The special, morale and ideological values that a soldier is brought up in, are often at cross-purpose with those of an unconventional battlefield (never a level playing ground). Whereas, in general war the nation looks upon the soldier as a saviour, out here he is at the receiving end of public hostility. Unable to understand these conflicting reactions, the soldier is desensitized.
  • (c)
    Hostile vernacular press keeps badgering away at the security forces, projecting them as perpetuators of oppression. One paper described the soldiers of an Assam Rifle battalion as cannibals.
  • (d)
    Continuous operations affect rest, sleep and body clocks, leading to mental and physical exhaustion. Monotony, the lure of the number-game and low manning strength of units leads to over use and fast burn-out.
  • (e)
    The threshold level of absorbing own casualties varies from unit to unit, depending upon the background of the troops. Paradoxically, the pressure on troops is always to suffer less casualties and achieve more. The dichotomy the soldier faces is straight – “we want results but we do not want casualties”.
  • (f)
    The high frustration levels because of :
    Ambiguity regarding success i.e. are we moving forward or standing still? Lack of kills and recoveries for a long time.
    Apprehension regarding over-reaction that could result in a human rights violation.

Further, the improvement of general educational standards, technological advancement especially in communication and media, social changes, breakdown of joint family systems, materialism, scant regard for law and order, more and more people from urban areas joining the Army, changed moralities and value systems etc., all have a bearing on the requirements and aspirations of today's soldiers. A man, even if he is a soldier, is a social animal and he cannot remain immune to the changes occurring around him in socio-economic environment where his family lives and where he ultimately has to go on retirement.

The Stress Disorders which are generally encountered are related to anxiety [6].

  • (a)
    Panic disorder – The cardinal feature of panic disorder is the sudden unexpected and often overwhelming feeling of terror and apprehension accompanied by somatic symptoms in multiple organ systems such as dyspnoea, palpitations and faintness. The symptoms and signs of panic disorder are similar to those occurring during intense physical exertion or in a life-threatening situation.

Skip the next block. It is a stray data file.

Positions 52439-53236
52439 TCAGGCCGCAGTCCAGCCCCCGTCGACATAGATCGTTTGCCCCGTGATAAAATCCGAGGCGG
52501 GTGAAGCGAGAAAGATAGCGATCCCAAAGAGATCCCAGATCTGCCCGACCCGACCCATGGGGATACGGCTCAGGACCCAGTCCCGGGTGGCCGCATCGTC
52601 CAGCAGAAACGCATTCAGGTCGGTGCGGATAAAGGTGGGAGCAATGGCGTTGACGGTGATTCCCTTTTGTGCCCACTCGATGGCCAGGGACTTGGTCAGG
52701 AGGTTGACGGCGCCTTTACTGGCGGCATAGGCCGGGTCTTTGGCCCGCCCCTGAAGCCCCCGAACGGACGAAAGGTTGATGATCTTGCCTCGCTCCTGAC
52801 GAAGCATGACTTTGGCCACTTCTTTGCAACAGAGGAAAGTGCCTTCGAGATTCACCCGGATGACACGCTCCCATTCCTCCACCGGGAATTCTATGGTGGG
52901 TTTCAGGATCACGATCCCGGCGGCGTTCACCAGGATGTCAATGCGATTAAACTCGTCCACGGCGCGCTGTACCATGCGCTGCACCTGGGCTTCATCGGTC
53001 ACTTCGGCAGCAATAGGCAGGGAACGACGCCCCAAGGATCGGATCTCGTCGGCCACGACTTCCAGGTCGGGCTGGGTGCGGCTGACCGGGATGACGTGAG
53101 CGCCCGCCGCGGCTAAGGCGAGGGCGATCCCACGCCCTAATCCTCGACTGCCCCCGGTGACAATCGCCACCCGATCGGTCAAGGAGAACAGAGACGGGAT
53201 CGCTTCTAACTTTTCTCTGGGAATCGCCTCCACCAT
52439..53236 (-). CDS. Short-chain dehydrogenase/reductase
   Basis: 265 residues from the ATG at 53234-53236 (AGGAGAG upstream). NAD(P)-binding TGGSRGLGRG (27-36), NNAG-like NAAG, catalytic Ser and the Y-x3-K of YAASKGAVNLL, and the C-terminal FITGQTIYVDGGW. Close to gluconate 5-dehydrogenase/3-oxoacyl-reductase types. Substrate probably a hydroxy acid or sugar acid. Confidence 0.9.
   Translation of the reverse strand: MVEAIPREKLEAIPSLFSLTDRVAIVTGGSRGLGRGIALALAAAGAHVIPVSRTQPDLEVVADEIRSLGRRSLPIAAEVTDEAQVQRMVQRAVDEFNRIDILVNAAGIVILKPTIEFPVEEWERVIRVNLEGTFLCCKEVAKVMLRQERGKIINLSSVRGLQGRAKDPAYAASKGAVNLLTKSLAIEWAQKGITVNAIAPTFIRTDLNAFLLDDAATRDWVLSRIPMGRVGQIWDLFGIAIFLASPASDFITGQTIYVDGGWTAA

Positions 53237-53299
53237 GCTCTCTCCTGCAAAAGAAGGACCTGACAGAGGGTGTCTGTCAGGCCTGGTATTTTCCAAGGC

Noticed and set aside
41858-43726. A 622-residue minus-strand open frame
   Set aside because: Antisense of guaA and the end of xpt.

• (b)
    Agoraphobia : An irrational fear of being alone or in situations from which escape might be difficult.
  • (c)
    Generalised anxiety disorder : Unlike patients with panic disorder whose symptoms come on suddenly, patients with generalized anxiety disorder experience persistent diffuse anxiety without the specific symptoms that characterize phobic disorders, panic disorders or obsessive – compulsive disorders. All the symptoms and signs of anxiety vary from individual to individual, common signs are motor tension, autonomic hyper-activity, apprehensive expectation and vigilance.
  • (d)
    Post trauma stress disorder (PTSD) : Patients with PTSD have experienced a severe catastrophic event that is outside the range of normal human experience and would be distressing to anyone. The patient persistently re-experiences the event by having recurrent dreams or nightmares, or suddenly feels as if the event were recurring. PTSD is classified as either acute or chronic (or delayed). In the former, onset of symptoms begins within six months of the trauma, or the duration of symptoms persists less than six months. In the latter, symptoms persist more than six months (chronic) or start more than six months after the trauma (delayed) [6].

PTSD is as old as the history of warfare. Nearly one fourth of those wounded are affected by PTSD. PTSD received wide publicity after Vietnam, the Falklands and the Gulf war (1990-91). Trauma affects all soldiers, some more and others less. If unattended, it can lead to long term psychological problems even after leaving service. The statistical evidence is staggering as in Table 3 [3].

Table 3
Percentage of psychological casualties and PTSD in various threats